Youth Culture Window
We’re in the second half of summer and several million teenagers are just weeks away from the biggest change in their young lives: leaving home and going to college. That means millions of parents are wondering if they’ve paved the way for a successful future.
After all, college prep involves much more than prepaid tuition plans and parking decals….
Based on data compiled by the National Center for Education Statistics (with the help of the U. S. Census Bureau), roughly 21 million young people will attend college this fall, with 2-3 million kids experiencing college life for the very first time. The NCES also estimates that a mere 60% of them will actually graduate with a 4-year degree within the first six years of enrollment.
That’s not exactly encouraging news. Are graduation rates so low because the academic work is so difficult? Are more kids failing to graduate because they chose to go to the “kegger” instead of the library? Are more kids dropping out because college is just too expensive? Maybe it’s a combination of several possibilities?
The disappointment may stem from a lack of readiness; if more than half a million college kids with high school diplomas aren’t prepared for college level academics, in what other ways might they not be prepared for independent living and advanced study? Here are some simple questions to ponder as you prepare kids for life on their own at college.
I’m not really talking about the estimated $57,000 it will take to get your kid a college degree, though that’s certainly important. Instead, let’s look at the financial responsibilities on their end.
- Have they created a budget…and can they live by it?
- Can he or she differentiate between needs and wants?
- Do they know how to manage a bank account?
- Do they know how to go about paying bills they’ll be responsible for while at school?
- Do they know how to shop by comparison (for meal plans, textbooks, gas, entertainment, etc.)?
Just do whatever you must to make sure your kid isn’t one of the college students with more than $2,500 in credit card debt on top of tuition debt.
Again, we’re talking much more than just their high school buddies, or even a boyfriend or girlfriend. Achieving relational wholeness is as big a task as it is important.
- Are they equipped to handle confrontation in positive ways? (After all, it’s inevitable.)
- Can they operate in a team-based environment (like the ones certain classes will require)?
- Do they possess the skills to determine which of their peers are healthy for them vs. unhealthy?
- Have they been trained to sidestep negative influencers?
- Do they understand that communication with peers is different from communication with professors, faculty members, employers, etc.…and can they comply?
Relationship troubles can be just as upsetting as a bad grade. Make sure your college-bound kid is prepared to avoid as many as possible, and properly handle those that arise.
With anxiety and depression at all-time highs, parents can’t overlook a careful development of young minds and hearts.
- How “self-aware” are they? In what areas do they need to improve?
- Do they demonstrate a proper balance between work and play?
- Do they know how to deal with setbacks and outright failure?
- Do they have good ol fashioned “grit”?
- Have they developed enough self-discipline to govern themselves in various areas of life?
Anyone who owns a vehicle understands the importance of maintenance (preventive or curative). Essentially, we need our kids to understand how important it is to take care of themselves…and be able to do it.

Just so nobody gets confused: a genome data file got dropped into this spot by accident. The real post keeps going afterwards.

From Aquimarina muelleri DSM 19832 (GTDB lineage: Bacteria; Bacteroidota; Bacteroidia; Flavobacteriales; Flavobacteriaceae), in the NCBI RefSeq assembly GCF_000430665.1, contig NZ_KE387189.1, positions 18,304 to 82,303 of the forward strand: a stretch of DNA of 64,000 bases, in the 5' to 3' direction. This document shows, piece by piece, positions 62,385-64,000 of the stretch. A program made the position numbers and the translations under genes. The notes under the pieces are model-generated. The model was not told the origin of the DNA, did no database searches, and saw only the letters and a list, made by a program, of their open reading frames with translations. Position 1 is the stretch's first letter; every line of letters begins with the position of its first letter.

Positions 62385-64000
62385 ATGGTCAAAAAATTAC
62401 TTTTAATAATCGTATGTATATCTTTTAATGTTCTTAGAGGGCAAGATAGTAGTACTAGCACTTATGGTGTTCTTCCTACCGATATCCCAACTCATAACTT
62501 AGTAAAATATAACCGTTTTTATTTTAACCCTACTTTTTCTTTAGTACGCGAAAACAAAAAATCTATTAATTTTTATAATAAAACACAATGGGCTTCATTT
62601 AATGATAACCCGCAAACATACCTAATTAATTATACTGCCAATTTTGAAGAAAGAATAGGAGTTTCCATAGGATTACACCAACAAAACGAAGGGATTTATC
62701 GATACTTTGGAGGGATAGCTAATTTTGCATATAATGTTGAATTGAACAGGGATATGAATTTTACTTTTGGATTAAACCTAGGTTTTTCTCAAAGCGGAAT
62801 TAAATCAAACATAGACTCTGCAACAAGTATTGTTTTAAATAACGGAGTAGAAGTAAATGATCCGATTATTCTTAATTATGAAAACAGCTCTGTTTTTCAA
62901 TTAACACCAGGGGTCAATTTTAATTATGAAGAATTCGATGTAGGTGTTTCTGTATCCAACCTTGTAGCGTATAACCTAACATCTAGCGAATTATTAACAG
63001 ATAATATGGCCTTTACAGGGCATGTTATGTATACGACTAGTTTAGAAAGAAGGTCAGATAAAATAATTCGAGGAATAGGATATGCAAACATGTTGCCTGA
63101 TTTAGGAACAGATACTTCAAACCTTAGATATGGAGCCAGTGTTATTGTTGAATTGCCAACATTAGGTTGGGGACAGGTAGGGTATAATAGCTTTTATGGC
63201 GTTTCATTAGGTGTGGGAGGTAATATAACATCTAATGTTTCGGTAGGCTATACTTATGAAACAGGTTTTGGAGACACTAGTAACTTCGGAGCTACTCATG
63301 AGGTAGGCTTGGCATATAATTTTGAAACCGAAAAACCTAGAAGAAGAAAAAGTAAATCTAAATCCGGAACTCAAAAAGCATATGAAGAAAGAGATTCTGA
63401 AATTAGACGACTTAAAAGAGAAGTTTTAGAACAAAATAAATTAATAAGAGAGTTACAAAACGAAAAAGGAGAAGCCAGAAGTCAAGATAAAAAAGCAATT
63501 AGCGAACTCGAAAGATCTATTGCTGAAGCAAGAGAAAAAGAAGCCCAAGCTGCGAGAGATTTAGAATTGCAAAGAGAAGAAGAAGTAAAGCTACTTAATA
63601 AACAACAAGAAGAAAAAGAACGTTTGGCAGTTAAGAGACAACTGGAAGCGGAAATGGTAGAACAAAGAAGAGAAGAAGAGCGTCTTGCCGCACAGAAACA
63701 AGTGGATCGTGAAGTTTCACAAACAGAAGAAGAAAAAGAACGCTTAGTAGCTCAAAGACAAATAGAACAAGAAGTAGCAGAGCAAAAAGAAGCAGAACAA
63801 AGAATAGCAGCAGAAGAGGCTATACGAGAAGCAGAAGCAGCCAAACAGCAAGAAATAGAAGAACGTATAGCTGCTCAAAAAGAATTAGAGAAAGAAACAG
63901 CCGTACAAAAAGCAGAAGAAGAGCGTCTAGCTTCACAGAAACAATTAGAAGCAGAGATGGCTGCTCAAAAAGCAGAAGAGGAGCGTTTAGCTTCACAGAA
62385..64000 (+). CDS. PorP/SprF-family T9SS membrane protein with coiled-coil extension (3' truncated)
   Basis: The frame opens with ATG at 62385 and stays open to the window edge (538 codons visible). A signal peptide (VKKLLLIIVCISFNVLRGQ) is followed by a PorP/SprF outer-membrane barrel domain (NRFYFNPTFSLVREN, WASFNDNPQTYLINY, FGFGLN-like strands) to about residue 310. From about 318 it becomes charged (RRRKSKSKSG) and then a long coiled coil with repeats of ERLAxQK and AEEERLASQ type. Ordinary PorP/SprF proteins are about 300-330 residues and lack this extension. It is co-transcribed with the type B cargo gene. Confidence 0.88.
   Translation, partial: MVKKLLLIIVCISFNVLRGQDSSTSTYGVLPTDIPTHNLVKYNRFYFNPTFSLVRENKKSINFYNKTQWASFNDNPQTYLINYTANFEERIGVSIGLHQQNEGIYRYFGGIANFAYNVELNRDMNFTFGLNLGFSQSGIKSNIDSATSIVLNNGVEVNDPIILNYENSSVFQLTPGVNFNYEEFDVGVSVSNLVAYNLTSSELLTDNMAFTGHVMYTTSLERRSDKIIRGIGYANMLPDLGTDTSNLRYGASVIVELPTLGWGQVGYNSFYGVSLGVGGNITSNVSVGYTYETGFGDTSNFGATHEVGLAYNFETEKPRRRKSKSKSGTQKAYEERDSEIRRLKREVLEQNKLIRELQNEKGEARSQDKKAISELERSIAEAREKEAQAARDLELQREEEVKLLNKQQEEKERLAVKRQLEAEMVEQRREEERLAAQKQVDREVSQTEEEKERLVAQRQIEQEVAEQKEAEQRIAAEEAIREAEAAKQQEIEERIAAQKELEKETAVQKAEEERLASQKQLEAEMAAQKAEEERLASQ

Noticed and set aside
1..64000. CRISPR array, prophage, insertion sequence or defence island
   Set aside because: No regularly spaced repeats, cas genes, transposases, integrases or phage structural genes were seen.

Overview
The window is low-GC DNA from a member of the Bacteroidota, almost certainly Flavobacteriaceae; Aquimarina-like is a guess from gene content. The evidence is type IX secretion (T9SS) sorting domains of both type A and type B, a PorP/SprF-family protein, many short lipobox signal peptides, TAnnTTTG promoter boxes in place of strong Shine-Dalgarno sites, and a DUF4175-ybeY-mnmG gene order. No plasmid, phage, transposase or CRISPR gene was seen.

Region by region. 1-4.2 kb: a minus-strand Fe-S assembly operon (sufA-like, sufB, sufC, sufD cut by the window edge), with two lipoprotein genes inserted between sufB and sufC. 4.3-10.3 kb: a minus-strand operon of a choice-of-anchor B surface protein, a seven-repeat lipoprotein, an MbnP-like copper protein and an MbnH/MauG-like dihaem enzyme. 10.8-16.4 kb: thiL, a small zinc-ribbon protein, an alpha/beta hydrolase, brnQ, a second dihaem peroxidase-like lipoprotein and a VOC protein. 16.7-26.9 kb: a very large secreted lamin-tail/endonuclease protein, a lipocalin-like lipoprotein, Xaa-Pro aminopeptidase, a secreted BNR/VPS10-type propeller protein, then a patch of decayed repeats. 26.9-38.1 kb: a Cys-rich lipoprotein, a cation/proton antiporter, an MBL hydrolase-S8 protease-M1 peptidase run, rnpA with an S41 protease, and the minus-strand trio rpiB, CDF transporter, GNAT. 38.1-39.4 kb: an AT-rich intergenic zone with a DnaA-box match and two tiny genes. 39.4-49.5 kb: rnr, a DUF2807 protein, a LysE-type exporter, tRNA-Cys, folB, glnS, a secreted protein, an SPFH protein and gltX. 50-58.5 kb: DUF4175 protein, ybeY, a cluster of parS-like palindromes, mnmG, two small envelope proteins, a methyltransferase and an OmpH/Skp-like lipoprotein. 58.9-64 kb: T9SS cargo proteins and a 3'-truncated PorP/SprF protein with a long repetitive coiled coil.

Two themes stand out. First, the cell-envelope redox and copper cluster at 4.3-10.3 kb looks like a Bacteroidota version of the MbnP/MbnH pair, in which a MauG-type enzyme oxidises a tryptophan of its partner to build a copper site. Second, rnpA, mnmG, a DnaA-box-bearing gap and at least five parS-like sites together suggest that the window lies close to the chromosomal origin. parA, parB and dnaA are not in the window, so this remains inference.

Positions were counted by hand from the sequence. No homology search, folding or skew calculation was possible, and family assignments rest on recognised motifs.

Though I’m mentioning it last, it’s far from the least important. My wife and I spent almost 8 years as campus pastors at a large state college in Florida, so I know the importance of faith firsthand.
- Can your teenager articulate their faith?
- Can they answer these 6 questions the right way?
- Does their faith wax or wane under pressure…and are they aware of that reality?
- Have they picked out a church or campus ministry to attend?
- Do they have a devotional life?
- How often does their faith inform their decisions? How can that be further developed?
College is all about expanding mental horizons. It need not decrease our spiritual fervor for Jesus.
Maybe your child is several years away from leaving home and heading to school. If so, you’ve got time to help him/her develop the necessary strengths and aptitudes to be successful at college. Just make sure you maintain diligence on the task without becoming lackadaisical.
And don’t do it alone. It takes a village. That’s why one of the key elements we teach in youth ministry is “people” over “program.” The most important thing parents, family and the church can do helping young people today is providing positive mentors in their lives that engage them in conversations about real life, helping them apply their faith to day to day issues. In fact, most “program” is really there with the purpose of connecting kids with positive mentors in arenas like small groups where real conversation happens.
But maybe you read these questions and thought, “Oh my gosh! Heather’s not ready for college!” Freaking out won’t help, so plan on spending the next few weeks working through the most crucial points to prepare your kid for life away from home. Additionally, you can develop a plan for ongoing communication even after they’ve left for college.
Intentionality on your part will go a long ways toward success on their part.
David R. Smith
is a 15-year youth ministry veteran who helps youth
workers and parents through his writing, training, and speaking. David specializes in sharing the
gospel, and equipping others do the same. He co-authored his first book this year,
Ministry By Teenagers
. David provides free
resources to anyone who works with teenagers on his website, DavidRSmith.org
David resides with his wife and son in Tampa, Florida.
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